Mar 10

Africa’s leaders emphasise need to retain the continent’s top talent

Africa’s leaders have this week emphasised the need to retain the continent’s top talent.

This week, Senegal is hosting the inaugural Next Einstein Forum (NEF). The gathering brings together the continent’s top thinkers in policy, industry, science, and civil society who are meeting to discuss the future of African talent & how to effectively combat the brain drain.


“The pressure is on to catch up and keep pace so Africa is not left in the wake of technological progress,” Rwandan President Paul Kagame said at the start of the landmark conference.

“This starts with a change in our mindset. We really cannot be satisfied with just ending extreme poverty. Our aim is shared and sustainable prosperity. And the key to that is science and innovation, bound by research,” he added.

While the brain drain has significantly reduced in recent years, its extent was highlighted by Thierry Zomahoun, the CEO of the African Institute for Mathematical Sciences who said “There are more African engineers working in the United States than in Africa.”

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With over 50% of the African population currently under the age of 30, there is a pressing need to utilise and retain African skills. According to the WEF, African countries are managing to successfully hold onto their talent and Rwanda, Zambia and Ethiopia are coming out tops.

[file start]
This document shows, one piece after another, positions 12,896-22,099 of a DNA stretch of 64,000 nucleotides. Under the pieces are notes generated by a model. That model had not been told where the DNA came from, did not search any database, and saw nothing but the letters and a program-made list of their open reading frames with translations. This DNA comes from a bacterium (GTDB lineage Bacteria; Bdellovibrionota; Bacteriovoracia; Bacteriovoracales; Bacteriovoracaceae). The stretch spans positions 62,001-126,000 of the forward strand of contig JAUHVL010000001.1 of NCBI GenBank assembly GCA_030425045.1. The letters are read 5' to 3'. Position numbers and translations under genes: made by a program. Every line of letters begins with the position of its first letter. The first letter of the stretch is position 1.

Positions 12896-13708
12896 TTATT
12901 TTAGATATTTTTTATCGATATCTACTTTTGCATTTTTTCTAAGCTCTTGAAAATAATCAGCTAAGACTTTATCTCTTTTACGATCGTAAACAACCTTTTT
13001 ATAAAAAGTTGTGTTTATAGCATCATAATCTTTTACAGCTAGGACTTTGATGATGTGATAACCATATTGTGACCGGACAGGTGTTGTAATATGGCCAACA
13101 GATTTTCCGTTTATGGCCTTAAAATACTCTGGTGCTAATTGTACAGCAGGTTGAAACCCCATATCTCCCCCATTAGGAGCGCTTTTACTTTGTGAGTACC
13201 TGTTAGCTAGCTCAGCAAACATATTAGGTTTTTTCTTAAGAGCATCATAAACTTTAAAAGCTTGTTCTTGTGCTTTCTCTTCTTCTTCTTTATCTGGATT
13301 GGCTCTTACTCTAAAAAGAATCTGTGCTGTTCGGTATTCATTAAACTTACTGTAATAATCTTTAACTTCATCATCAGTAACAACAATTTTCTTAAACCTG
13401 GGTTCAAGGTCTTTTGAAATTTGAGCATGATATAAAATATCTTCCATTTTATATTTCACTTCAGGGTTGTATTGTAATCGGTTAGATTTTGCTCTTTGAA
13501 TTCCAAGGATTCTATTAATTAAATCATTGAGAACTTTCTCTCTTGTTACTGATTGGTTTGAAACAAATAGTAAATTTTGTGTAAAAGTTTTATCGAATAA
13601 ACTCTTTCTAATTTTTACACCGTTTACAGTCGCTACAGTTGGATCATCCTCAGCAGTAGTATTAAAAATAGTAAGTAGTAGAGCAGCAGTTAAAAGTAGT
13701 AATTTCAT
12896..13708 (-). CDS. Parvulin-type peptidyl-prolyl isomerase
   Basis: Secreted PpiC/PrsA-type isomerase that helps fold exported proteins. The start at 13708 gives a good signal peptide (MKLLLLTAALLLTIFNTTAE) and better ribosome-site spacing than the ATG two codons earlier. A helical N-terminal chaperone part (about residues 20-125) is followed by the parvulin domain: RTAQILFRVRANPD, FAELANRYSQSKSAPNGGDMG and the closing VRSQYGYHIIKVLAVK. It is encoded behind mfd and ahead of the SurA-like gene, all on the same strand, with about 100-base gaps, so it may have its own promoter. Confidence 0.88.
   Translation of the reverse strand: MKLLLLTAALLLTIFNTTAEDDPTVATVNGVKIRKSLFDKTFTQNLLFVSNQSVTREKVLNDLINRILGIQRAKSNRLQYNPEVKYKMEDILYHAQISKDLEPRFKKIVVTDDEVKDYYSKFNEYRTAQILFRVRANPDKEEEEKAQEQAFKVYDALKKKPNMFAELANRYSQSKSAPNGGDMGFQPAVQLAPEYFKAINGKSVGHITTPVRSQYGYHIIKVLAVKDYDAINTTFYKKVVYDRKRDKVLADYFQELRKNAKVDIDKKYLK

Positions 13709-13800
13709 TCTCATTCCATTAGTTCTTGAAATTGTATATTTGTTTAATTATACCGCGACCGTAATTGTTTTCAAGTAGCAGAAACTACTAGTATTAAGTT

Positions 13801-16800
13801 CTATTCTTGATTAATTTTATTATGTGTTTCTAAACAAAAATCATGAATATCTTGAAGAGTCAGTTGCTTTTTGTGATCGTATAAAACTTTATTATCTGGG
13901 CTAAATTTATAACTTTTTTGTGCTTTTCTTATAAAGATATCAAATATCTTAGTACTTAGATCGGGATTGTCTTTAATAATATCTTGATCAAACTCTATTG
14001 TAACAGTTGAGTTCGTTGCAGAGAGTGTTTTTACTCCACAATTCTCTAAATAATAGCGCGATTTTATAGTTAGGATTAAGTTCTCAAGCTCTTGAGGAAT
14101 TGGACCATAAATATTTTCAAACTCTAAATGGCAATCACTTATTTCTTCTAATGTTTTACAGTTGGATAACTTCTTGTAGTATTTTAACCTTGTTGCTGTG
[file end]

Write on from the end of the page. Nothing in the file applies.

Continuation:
The current reigning champion of talent retention is Rwanda, with a record score of 4.8 out of 7. Speaking at the opening ceremony of NEF, the country’s President Paul Kagame expressed his desire to Rwanda also came in 23rd place globally and has some of the friendliest terms for foreign workers in the world.

Wrapping up the top five are Zambia with a score of 4.2/7, Gambia with 4/7, Liberia with 4/7, and Mauritius with 4/7. South Africa has managed to score in the top 10, with a score of 3.8/7

The countries that are struggling the most to retain their talents are Mauritania with 2.6/7, Tunisia with 2.5/7, Algeria with 2.4/7, Zimbabwe with 2.4/7, and Burundi with a score of 1.9/7.

Africa’s potential is unlimited, and if we follow President Kagame’s assertion that “Our aim is shared and sustainable prosperity. And the key to that is science and innovation, bound by research.”, the continent will most certainly grow and retain its greatest talents.

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